제목 2015/16 사립학교 별 취업률(2017.11.15 발표)  
작성자 관리자 작성일 2017-11-17



2017 11 15일자 TODAY 기사 전문 요약

 

[사립학교 졸업 사회초년생들의 60%가 월 평균 임금 S$2,550 정규직으로 취업]

 

 

사회초년생들의 취업 설문조사를 통해, 사립학교 졸업생 10명 중 6명이 졸업으로부터 6개월 이내 월 평균 임금 S$2,550 을 받는 정규직으로 취업한 것으로 조사 되었다.

 

이는 NUS, NTU, SMU, SUTD, SIT와 같은 로컬대학교의 통계치보다 낮게 나온 비율로서, 최근 실시된 로컬대학교들의 취업 설문조사 결과에 따르면 졸업한 지 6개월 이내 월 평균 임금 S$3,325, 기술전문대학들은 S$2,517 로 나타났다.

 

사립학교 졸업 사회초년생들의 파트타임, 프리랜서, 비정규직 등을 모두 합하면 84.3%가 나왔다.

 

40개의 사립학교 조사 결과, ERC Institute 의 정규직 취업률이 71.4% 로 가장 높게 나타났고, 뒤 이어 SIM(Singapore Institute of Management) Global Education 61.6%, Curtin Education Centre 58% 로 나타났다.

 

TMC Academy 졸업 사회초년생들의 월 평균 임금이 S$2,650 으로 가장 높게 나타났으며, 뒤이어 SIM S$2,600, ERC Institute $2,550 으로 조사되었다.

 

본 설문 조사는 지난 7~9월에 졸업생 3,521명을 대상으로 CPE(Committee for Private Education, 사립교육위원회) SkillsFuture Singapore이 공동으로 진행하였다. 참여 졸업생들 중 2,109명이 SIM, 50명이 Curtin Education Centre, 14명이 ERC Institute, 12명이 TMC Academy 출신이었다.

 

SkillsFuture Singapore CEO Mr. Ng Cher Pong 본 설문조사가 각 교육기관의 퀄리티 비교 또는 인지도를 반영하는 것은 아니지만, 예비 입학생들의 보다 양질의 학교 선택이 가능하도록 하는데 목표를 두고 있다. “ 라고 전했다. SkillsFuture Singapore 은 또한, 18개의 사립학교는 응답자가 10명 미만, 23개는 20명 미만이었다며 수집 샘플 데이터가 ‘small group’ 이었다고 밝혔다.

 

본 설문조사 결과가 발표된 이 후, 몇 몇 사립학교 Kaplan Singapore, MDIS(Management Development Institute of Singapore), PSB Academy에서는 본 데이터가 주로 Full Time(*참고 : 학생비자를 받아야 하는 외국인 학생들은 Full Time 과정으로 입학) 과정 졸업생들을 대상으로 진행 되었으며, 표본 수집이 충분히 이루어지지 않아 정확도가 떨어진다며 TODAY 로 연락을 취해왔다.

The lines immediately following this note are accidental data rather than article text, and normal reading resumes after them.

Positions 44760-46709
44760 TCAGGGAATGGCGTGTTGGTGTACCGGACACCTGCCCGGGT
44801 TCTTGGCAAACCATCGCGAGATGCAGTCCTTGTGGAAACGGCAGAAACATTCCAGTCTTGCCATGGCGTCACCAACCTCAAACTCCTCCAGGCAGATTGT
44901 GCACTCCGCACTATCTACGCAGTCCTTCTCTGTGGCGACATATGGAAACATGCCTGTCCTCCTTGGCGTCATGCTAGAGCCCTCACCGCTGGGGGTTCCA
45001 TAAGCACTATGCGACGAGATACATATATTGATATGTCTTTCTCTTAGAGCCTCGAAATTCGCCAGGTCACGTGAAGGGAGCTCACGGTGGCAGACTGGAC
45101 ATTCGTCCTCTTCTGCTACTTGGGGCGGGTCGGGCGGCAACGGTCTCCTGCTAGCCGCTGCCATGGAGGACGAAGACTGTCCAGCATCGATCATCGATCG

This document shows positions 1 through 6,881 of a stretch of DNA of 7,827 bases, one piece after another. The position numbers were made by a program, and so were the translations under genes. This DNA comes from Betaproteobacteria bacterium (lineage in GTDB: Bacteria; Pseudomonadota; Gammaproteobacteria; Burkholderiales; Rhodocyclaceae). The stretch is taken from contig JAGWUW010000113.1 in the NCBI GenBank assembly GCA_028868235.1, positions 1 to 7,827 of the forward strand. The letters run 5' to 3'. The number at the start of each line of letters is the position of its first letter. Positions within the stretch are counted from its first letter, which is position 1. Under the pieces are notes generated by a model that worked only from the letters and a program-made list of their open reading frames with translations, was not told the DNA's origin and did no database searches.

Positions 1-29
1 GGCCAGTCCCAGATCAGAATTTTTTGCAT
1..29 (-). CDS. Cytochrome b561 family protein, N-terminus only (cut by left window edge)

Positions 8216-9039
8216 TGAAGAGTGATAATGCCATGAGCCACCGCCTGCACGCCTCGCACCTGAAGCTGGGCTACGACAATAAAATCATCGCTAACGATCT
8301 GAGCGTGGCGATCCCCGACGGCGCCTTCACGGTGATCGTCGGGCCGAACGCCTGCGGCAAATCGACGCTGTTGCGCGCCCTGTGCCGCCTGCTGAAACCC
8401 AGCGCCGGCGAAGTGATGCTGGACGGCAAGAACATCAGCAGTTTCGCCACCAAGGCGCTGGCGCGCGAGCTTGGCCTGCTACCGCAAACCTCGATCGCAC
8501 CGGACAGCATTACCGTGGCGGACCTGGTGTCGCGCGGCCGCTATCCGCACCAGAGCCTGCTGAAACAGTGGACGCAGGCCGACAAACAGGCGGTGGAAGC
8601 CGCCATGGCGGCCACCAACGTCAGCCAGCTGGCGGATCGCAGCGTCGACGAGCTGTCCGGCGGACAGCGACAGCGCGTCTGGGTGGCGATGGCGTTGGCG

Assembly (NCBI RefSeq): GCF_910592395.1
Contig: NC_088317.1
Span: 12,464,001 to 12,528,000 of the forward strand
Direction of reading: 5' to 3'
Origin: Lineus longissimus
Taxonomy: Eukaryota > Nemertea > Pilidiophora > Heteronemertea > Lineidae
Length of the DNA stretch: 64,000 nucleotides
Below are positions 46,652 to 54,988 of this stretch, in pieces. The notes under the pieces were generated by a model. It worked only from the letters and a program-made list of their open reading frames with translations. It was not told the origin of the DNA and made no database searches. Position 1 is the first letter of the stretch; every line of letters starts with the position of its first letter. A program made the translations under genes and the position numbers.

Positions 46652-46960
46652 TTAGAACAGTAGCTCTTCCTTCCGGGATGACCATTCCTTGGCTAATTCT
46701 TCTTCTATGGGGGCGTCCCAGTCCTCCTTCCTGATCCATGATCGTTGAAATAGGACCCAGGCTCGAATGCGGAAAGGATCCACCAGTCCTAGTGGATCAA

Published15 NOVEMBER, 2017 UPDATED 15 NOVEMBER, 2017

 

SINGAPORE — Six in 10 graduates from private education institutions found full-time jobs within six months after graduating, drawing an average starting monthly pay of S$2,550, an inaugural employment survey has found.

The proportion was lower than statistics from the autonomous universities, including the National University of Singapore, Nanyang Technological University, Singapore Management University, Singapore University of Technology and Design, and Singapore Institute of Technology.

Based on the latest employment surveys from these universities, 80 per cent of their graduates found jobs within six months after getting their degrees, with the average monthly starting pay pegged at S$3,325. Fresh polytechnic graduates earned about S$2,517 per month.

Overall employment rate among the private education institution graduates surveyed, which included those holding part-time, freelance and contract jobs, was at 84.3 per cent.

Among the 40 private schools polled, the ERC Institute had the highest full-time employment rate (71.4 per cent), followed by Singapore Institute of Management (SIM) Global Education (61.6 per cent), and Curtin Education Centre (58 per cent).

Fresh graduates from TMC Academy drew the highest starting pay of S$2,650 per month. Those from SIM earned S$2,600 per month on average, while those from ERC Institute drew S$2,550.

Conducted by SkillsFuture Singapore and the Committee for Private Education (CPE), the survey polled 3,521 graduates from July to September. Of the group surveyed, 2,109 were from SIM, as compared with 50 from Curtin Education Centre, 14 from ERC Institute, and 12 from TMC Academy.